BALTIMORE (WDRB) – The wise guys said the Preakness was a two-horse race – and that’s precisely the way it unfolded for three-quarters of a mile Saturday at Pimlico Race Course.

There was Always Dreaming, briskly moved into the lead by jockey John Velasquez. Two weeks ago the jockey guided his colt to a Kentucky Derby win by staking a similar spot near the rail.

Was he traveling that path again? Looked like it.

Julien Leparoux rode Classic Empire. He knew what Velasquez was trying to do, win the Preakness by setting solid, but not overpowering, fractions. So he placed his colt just outside the favorite, stalking him for more than three-quarters of a mile.

Was he in position to stop the Derby winner? Looked like it.

Nothing stirs excitement in racing more than an epic stretch drive. The Pimlico crowd, optimistically announced at a record 140,327, inhaled, eager to watch the top two 3-year-olds battle again. Always Dreaming vs. Classic Empire, about to run one-two or two-one.

Better check your program.

Who’s this No. 2 horse? He ran like No. 1.

Crackling down the stretch for jockey Javier Castellano, Cloud Computing overtook fading Always Dreaming and then Classic Empire to win the Preakness by a head. The winner covered the mile and three-sixteenths in 1:55.98, paying $28.80, $8.60 and $6 as the sixth-betting choice in the 10-horse field.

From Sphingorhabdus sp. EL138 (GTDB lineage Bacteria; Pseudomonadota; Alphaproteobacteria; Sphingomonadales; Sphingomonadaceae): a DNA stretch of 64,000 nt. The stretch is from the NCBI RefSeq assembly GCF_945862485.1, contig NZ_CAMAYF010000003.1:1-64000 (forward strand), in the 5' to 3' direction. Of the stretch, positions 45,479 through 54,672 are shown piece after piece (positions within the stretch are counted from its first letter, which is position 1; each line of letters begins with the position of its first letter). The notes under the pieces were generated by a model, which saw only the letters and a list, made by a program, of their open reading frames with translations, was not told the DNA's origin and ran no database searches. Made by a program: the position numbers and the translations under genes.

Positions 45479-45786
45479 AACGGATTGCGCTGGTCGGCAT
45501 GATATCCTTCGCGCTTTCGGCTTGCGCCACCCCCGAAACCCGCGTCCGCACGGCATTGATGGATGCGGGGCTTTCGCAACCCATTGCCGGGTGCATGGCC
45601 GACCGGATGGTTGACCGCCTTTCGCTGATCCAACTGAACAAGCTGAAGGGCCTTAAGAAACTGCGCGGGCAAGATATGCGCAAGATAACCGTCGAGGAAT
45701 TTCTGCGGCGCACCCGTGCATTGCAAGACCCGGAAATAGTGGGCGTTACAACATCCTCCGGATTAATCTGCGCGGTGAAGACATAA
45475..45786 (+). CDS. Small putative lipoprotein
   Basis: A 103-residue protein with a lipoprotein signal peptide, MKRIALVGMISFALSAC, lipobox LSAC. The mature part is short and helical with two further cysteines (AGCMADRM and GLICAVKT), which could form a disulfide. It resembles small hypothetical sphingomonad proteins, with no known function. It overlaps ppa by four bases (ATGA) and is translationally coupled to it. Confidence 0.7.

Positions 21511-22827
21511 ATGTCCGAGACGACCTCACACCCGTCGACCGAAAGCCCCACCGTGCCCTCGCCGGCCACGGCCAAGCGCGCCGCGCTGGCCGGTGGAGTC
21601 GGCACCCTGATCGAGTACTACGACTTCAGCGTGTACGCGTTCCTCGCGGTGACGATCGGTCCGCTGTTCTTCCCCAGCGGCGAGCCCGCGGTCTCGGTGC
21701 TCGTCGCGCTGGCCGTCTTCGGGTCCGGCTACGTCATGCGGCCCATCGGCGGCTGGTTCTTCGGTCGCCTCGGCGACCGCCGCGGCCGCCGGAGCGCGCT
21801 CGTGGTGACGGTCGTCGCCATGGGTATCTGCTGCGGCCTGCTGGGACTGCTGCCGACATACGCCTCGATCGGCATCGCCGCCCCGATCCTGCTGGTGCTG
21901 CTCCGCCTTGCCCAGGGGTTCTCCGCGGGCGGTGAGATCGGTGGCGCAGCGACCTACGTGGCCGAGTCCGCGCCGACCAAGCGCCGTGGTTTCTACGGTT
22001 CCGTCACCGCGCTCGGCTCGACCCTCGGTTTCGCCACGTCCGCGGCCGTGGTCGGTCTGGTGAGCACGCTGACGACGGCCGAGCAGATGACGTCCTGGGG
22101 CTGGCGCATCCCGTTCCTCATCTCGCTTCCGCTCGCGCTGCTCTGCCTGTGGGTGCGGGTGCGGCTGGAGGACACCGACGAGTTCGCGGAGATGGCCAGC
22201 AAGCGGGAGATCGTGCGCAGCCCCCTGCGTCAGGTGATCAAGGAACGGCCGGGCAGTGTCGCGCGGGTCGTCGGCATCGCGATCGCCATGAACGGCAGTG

“It’s just unbelievable,” said Chad Brown, the winning trainer..

The Derby winner faded about as badly as a Derby winner can fade, sliding back to eighth. He beat two forgettable horses, finishing more than 14 lengths behind the winner. The last time a Derby winner finished as poorly as eighth in the Preakness was 2010. That horse was Super Saver. His trainer was Always Dreaming’s trainer, Todd Pletcher.

"That's kind of what we anticipated Classic Empire would do, take it to us," said Pletcher, who looked as surprised as anybody by the way Always Dreaming ran. "He just didn't have that reserve today."

There’s more. It was the fourth-worst Preakness performance by a Derby winner ever.

"I knew I was in trouble on the backstretch when the other horse got to him, almost head to head and engaged him," said jockey John Velasquez, who thought he could win his first Preakness aboard the Derby winner. "I knew I didn't have it. That's horse racing. He didn't have it."

Classic Empire overtook Always Dreaming at the top of the stretch. His trainer Mark Casse thought he was a winner – until he saw Cloud Computing coming down the middle of the track.

Cloud Computing is an intriguing story. The colt skipped the Derby. He did not race at two. The Preakness was merely his fourth start and his first win since a $6,000 maiden race at Aqueduct Feb. 11.

It was the first Triple Crown win for Brown, who won the Eclipse Award for trainers last year. It was the second Triple Crown victory for Castellano. His first came in 2006 with Bernadini, the last colt to win the Preakness after not racing at two.

“We analyzed the race,” Castellano said. “We handicapped the race. We had a lot of talks. So we put it together.”